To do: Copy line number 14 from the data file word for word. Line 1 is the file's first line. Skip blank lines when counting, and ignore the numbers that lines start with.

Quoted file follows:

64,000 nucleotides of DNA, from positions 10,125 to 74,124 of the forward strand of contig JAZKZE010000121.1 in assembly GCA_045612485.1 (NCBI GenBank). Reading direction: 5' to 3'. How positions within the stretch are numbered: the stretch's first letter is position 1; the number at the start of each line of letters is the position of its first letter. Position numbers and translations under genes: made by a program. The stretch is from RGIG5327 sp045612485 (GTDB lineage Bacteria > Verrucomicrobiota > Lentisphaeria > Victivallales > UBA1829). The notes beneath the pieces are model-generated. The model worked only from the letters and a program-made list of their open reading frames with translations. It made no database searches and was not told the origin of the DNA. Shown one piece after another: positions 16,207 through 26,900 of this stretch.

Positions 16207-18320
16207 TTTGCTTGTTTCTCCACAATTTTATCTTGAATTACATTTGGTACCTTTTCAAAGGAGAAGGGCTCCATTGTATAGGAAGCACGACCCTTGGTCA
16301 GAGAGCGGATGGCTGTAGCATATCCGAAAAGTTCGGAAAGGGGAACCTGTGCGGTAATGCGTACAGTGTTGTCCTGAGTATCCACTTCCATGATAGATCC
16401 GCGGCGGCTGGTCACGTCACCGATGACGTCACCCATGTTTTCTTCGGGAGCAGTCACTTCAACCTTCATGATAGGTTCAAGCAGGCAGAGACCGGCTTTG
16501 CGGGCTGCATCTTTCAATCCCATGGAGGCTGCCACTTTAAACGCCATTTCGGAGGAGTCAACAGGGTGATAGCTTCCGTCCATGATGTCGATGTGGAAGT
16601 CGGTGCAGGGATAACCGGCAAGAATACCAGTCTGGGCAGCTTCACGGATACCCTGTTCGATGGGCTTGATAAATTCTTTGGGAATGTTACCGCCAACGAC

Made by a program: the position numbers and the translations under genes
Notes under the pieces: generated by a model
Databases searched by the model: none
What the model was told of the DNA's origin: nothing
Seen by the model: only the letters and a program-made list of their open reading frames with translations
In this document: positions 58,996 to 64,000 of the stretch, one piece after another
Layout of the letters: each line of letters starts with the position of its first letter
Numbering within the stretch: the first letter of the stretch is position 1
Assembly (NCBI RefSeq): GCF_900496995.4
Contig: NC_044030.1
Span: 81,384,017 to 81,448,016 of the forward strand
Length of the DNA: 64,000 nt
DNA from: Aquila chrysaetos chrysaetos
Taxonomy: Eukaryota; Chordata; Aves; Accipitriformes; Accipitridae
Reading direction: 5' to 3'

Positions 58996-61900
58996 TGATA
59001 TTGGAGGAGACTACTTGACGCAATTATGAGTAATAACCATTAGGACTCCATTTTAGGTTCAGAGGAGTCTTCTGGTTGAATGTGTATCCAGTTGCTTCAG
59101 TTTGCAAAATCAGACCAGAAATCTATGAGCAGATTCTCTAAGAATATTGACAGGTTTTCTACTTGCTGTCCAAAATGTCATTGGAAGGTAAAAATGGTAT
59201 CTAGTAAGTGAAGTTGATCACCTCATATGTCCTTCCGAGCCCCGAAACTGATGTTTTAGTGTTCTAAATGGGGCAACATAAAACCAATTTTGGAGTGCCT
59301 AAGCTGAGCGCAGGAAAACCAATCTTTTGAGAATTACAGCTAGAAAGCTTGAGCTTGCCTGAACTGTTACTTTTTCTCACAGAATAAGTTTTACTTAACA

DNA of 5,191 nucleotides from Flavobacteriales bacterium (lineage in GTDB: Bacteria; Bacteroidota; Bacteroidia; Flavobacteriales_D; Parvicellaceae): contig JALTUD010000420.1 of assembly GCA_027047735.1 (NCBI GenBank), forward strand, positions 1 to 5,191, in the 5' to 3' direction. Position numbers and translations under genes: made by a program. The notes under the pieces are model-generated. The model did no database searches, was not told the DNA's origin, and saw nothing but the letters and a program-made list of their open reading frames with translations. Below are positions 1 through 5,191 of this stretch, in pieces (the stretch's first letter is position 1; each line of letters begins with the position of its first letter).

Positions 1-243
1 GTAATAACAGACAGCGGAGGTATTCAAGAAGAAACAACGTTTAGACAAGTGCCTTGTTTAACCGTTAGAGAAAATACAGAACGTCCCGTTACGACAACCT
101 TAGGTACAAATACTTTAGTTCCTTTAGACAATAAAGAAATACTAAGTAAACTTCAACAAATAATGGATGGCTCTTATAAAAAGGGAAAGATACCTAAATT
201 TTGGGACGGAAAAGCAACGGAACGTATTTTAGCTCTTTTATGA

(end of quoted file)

Layout of the letters: each line of letters starts with the position of its first letter